And I wasn’t trying to pretend that I was authoring the Heath thing [the book’s full title on the front cover includes “Notes Toward the Definition of Culture , Untilted Heath Ledger Project , a history of the search engine , disco OS” following what I take to be the main title], I just took it and pasted portions of it in, enabling its recirculation, which was its intent: to be seen by as many eyes as possible. Can material be plagiarized if there is no claim to authorship or if notions of originality and/or “literary” uniqueness are weakened or regarded as undesirable? . . . . It’s pretty clear that much of the material wasn’t written by me and this is reinforced by the copy and paste mode of design. . . . But am I violating some sort of copyright law here? Does the work deserve some other sort of citation format. . . ?
For Lin, “this touches not on who physically authors a text. . . but,” instead, on “who is more generally ‘responsible’ for certain texts,” something that can be “hard to see.”

If plagiarism profits a student or an author seeking market value on the basis of (faked) “originality” only if it is secret, one who is happily and openly derivative, not only of his sources, but of an experimental tradition of literary collage profits from membership in that tradition. Oulipo or LangPo practitioners do not hide their source-texts, and when Ashbery wrote “Europe,” the long poem in The Tennis Court Oath, about 50 years ago, he did not hide the fact of his direct borrowings from popular fiction and magazine articles when interviewed by David Shapiro, the first person to write a dissertation on him. However, as Lin’s speaker suggests, academic citation methods seem unnecessary: “since most sources have been rewritten and are no longer recognizable, the original page references are omitted or part of a page range that suggests” [not identifies] “the frame in which the passage was released into the present text. . . .” It is fair to say that experimental writers are appropriators and not plagiarists, but there is a passage in plagiarism/outsource indicating that Lin’s speaker might consider the distinction relatively unimportant in light of large cultural trends:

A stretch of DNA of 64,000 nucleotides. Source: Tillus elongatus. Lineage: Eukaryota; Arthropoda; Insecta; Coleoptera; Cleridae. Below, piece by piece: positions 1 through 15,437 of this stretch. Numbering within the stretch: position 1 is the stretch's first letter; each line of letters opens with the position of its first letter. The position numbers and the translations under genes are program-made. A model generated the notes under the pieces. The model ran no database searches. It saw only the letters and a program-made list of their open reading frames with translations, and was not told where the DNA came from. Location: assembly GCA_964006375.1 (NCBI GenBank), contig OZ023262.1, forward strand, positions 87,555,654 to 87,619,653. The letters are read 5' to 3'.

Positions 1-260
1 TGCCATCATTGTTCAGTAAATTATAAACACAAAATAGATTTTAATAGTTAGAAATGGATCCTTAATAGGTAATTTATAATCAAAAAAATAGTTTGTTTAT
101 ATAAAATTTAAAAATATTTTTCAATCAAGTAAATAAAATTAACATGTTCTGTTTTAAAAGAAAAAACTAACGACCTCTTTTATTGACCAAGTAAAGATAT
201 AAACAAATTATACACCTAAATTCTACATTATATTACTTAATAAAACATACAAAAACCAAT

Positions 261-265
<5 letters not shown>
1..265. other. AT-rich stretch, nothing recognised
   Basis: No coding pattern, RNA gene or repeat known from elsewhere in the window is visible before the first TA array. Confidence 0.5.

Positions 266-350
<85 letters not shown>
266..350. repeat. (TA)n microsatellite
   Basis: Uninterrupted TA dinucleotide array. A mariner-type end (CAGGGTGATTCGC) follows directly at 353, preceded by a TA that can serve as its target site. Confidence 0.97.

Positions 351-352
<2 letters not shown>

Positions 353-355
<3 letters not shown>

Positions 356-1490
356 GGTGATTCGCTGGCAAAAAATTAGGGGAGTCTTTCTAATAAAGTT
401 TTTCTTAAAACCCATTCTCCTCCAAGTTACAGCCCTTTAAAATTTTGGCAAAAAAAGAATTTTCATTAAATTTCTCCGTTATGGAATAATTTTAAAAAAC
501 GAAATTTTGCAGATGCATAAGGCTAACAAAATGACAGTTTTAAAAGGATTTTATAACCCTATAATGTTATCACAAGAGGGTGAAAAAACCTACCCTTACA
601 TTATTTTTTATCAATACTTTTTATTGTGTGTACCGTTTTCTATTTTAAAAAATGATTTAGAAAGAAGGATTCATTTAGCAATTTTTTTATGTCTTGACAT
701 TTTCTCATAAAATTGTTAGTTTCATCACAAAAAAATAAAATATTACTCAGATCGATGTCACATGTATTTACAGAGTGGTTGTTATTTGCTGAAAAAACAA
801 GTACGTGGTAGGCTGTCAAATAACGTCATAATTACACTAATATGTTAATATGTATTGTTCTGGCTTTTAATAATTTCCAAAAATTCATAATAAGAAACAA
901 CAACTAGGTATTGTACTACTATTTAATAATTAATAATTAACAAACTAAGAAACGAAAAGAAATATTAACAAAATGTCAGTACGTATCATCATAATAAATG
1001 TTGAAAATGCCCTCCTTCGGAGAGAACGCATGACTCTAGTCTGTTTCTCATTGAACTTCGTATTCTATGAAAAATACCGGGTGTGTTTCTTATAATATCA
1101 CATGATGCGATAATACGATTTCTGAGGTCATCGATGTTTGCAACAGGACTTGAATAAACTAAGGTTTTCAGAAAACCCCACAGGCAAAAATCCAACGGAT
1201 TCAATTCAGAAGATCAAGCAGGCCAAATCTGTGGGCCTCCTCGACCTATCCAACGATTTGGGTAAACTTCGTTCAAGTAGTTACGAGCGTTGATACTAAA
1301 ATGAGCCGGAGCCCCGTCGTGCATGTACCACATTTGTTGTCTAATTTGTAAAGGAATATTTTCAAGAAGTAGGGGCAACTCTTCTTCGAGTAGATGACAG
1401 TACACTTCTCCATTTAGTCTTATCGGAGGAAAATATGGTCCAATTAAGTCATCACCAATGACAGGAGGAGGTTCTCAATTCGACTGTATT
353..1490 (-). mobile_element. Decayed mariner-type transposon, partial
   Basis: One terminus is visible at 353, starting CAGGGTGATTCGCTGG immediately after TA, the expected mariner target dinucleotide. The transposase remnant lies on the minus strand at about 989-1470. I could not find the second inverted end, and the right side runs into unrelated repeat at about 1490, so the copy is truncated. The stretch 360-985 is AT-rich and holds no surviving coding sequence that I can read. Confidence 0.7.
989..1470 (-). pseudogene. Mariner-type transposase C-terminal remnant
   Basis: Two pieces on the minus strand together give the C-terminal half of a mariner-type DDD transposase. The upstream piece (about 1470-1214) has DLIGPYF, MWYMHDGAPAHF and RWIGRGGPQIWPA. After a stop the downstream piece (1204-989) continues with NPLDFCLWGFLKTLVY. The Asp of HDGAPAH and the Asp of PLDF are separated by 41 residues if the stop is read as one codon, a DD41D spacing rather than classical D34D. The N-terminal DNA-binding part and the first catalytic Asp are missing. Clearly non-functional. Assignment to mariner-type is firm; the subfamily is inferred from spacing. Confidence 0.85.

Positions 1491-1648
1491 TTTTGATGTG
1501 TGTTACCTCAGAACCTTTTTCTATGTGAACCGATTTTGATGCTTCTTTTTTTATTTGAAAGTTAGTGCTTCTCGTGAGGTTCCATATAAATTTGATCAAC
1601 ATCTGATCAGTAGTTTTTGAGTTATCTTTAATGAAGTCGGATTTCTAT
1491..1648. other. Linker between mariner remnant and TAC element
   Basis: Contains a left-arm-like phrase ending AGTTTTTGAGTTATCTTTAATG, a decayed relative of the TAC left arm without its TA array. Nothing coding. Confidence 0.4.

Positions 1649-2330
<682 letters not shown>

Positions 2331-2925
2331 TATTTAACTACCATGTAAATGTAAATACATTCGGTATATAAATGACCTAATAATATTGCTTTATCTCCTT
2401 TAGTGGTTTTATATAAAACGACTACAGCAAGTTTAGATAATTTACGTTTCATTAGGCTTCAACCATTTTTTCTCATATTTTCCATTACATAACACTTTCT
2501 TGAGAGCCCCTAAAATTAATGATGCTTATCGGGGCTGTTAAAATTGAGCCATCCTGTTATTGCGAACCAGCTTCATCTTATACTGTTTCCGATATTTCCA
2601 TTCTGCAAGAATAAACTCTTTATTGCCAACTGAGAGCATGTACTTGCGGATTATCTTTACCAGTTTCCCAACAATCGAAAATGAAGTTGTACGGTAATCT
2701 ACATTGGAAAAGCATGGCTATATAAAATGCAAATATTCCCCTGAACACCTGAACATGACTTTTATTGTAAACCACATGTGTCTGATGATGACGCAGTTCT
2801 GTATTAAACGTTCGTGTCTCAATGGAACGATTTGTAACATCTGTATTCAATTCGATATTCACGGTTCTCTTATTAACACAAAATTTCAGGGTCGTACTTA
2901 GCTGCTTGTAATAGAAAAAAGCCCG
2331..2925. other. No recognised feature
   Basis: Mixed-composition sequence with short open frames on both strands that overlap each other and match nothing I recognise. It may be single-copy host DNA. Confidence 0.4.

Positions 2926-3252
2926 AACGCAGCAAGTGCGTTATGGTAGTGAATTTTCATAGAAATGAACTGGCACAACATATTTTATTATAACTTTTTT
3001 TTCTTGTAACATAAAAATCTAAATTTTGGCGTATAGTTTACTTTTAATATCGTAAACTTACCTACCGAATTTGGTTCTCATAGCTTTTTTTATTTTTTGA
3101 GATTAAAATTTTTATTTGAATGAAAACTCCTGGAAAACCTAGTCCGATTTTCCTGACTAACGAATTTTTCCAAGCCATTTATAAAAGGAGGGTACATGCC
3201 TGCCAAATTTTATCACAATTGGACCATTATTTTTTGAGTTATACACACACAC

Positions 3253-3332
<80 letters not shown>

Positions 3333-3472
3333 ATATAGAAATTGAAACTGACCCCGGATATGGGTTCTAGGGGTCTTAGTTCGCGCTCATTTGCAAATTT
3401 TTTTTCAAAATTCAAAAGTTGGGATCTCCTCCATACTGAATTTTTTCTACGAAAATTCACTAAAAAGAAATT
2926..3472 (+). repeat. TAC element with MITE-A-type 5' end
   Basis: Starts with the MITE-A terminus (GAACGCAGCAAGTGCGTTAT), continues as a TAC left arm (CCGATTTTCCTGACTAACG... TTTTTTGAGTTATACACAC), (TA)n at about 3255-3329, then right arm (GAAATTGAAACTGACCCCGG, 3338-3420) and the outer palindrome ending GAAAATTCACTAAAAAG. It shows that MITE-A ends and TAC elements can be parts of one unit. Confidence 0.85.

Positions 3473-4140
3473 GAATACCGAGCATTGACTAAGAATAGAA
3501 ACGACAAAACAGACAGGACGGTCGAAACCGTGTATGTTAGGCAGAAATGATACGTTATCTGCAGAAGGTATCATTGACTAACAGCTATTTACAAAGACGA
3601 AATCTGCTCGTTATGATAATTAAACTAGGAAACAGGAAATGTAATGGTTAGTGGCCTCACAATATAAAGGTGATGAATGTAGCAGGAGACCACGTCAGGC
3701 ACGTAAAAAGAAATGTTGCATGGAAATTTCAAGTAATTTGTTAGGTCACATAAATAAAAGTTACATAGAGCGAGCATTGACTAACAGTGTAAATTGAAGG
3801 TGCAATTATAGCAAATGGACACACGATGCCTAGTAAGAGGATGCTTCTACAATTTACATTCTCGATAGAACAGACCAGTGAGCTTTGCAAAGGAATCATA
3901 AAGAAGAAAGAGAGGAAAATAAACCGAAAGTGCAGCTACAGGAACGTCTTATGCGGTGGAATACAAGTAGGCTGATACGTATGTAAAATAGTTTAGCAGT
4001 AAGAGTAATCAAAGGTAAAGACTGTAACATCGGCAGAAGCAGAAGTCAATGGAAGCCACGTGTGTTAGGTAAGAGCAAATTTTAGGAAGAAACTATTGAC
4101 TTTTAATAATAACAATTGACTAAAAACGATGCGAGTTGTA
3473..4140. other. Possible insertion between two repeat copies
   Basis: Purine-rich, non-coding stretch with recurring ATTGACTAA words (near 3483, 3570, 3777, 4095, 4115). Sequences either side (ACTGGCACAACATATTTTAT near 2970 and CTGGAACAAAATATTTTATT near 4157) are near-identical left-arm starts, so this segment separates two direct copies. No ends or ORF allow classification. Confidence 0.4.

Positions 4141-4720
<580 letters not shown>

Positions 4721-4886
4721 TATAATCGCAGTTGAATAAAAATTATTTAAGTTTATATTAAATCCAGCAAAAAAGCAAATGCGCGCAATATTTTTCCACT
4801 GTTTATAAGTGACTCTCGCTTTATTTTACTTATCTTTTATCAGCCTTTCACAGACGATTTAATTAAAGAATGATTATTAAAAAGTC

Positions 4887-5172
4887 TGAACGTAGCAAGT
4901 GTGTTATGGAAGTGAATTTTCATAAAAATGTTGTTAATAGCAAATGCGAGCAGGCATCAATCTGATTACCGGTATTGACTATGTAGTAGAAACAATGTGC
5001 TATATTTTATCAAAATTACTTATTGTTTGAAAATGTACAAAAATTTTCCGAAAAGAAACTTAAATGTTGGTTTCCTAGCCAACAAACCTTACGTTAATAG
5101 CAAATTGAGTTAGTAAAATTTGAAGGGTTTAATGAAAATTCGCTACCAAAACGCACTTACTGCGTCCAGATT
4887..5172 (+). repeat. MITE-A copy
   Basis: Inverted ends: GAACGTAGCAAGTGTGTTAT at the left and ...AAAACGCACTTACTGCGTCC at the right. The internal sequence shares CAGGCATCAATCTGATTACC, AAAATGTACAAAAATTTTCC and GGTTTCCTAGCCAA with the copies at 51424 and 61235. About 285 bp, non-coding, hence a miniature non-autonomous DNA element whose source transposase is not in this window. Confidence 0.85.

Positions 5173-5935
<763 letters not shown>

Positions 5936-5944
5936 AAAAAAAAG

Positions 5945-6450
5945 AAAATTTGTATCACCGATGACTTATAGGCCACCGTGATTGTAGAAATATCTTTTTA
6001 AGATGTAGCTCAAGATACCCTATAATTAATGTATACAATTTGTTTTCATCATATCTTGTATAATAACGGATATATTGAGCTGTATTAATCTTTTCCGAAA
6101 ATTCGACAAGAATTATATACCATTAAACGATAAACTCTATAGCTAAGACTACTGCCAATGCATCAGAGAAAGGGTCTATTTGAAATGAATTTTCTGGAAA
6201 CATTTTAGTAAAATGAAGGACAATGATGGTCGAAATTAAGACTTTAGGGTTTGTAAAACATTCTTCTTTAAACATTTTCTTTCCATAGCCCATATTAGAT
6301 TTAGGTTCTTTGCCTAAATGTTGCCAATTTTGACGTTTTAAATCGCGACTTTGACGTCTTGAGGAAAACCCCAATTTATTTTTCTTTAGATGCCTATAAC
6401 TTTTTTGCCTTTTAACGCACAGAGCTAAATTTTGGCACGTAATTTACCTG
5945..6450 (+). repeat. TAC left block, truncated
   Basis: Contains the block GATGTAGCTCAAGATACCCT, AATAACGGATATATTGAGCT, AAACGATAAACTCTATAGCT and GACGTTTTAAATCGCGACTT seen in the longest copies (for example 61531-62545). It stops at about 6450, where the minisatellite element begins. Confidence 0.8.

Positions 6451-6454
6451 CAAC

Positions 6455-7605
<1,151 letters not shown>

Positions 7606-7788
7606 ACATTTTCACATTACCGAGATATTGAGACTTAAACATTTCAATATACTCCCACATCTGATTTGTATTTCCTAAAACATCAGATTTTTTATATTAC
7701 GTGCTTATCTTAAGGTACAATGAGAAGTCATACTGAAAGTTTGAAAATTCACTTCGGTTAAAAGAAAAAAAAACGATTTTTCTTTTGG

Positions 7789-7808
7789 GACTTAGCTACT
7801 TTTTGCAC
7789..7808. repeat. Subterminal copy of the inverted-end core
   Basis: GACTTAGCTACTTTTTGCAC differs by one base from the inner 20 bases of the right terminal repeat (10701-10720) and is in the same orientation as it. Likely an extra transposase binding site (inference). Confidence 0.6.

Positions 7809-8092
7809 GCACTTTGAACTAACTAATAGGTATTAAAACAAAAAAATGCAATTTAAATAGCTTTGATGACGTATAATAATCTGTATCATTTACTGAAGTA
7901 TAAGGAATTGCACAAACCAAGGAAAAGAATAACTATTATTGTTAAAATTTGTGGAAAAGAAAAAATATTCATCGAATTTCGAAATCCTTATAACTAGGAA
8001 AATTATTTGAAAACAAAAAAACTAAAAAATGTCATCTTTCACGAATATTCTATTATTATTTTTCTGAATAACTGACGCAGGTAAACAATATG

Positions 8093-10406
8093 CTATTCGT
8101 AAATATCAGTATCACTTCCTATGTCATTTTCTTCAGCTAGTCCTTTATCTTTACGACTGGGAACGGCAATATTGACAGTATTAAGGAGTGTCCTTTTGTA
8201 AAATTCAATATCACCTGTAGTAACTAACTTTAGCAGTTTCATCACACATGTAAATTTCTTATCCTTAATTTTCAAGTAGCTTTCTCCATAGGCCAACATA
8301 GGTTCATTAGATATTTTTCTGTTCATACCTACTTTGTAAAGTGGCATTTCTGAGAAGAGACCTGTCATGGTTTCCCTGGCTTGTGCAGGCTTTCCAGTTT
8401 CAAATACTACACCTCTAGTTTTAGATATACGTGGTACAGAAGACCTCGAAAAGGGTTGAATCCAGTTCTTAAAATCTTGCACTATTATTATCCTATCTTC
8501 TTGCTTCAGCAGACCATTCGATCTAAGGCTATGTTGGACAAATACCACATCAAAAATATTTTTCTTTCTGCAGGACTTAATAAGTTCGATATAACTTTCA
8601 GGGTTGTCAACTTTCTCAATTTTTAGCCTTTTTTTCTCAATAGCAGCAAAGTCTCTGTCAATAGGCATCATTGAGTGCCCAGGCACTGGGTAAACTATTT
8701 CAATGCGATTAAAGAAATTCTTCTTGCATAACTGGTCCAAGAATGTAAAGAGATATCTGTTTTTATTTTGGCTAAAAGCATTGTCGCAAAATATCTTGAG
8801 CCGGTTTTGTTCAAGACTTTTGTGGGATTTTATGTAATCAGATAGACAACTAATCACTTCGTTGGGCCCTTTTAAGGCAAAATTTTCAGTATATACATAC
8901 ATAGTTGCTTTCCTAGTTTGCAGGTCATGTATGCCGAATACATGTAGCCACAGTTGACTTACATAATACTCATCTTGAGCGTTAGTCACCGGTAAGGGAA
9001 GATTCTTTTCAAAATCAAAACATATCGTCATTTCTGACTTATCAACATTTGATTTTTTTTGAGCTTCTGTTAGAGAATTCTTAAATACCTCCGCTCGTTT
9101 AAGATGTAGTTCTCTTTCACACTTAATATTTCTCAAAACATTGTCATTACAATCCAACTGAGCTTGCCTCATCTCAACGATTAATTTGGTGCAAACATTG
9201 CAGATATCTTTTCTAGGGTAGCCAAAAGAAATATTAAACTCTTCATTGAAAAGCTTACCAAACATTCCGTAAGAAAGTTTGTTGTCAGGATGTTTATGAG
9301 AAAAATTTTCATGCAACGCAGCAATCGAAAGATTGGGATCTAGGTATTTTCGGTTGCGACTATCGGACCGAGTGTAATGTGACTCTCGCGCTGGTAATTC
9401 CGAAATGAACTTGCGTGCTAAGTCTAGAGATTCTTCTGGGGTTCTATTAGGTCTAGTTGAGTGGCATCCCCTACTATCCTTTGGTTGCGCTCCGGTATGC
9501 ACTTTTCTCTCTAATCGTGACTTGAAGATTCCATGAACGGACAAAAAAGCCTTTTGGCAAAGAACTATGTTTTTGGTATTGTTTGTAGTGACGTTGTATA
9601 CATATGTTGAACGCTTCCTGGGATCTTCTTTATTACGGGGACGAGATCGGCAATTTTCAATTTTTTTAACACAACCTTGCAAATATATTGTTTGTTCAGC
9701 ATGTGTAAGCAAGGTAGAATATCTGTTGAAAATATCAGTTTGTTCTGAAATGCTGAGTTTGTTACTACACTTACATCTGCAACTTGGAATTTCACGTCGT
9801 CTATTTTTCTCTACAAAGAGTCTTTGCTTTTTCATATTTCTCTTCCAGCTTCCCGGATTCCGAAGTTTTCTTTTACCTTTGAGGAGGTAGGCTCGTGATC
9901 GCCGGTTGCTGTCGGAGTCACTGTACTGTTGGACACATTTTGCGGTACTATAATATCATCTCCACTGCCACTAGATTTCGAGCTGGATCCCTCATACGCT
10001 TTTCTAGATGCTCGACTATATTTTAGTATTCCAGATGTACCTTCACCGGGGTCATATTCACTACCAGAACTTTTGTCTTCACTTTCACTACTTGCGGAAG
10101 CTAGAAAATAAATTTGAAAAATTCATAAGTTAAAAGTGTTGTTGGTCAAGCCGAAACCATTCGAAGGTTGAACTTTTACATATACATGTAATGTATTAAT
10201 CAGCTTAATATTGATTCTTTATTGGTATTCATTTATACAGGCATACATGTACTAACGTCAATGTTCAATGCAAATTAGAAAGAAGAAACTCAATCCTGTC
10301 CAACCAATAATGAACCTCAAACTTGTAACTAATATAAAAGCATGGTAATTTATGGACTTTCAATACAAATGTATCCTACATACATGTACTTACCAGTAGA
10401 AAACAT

Both plagiarism proper (unacknowledged appropriation) and sanctioned appropriation redeem the individual from the market’s binding mechanisms. Much literature today is principally a rebranding or packaging device, as How Opal Mehta Got Kissed, Got Wild, and Got a Life, textbooks, packaged books, and celebrity books all make clear.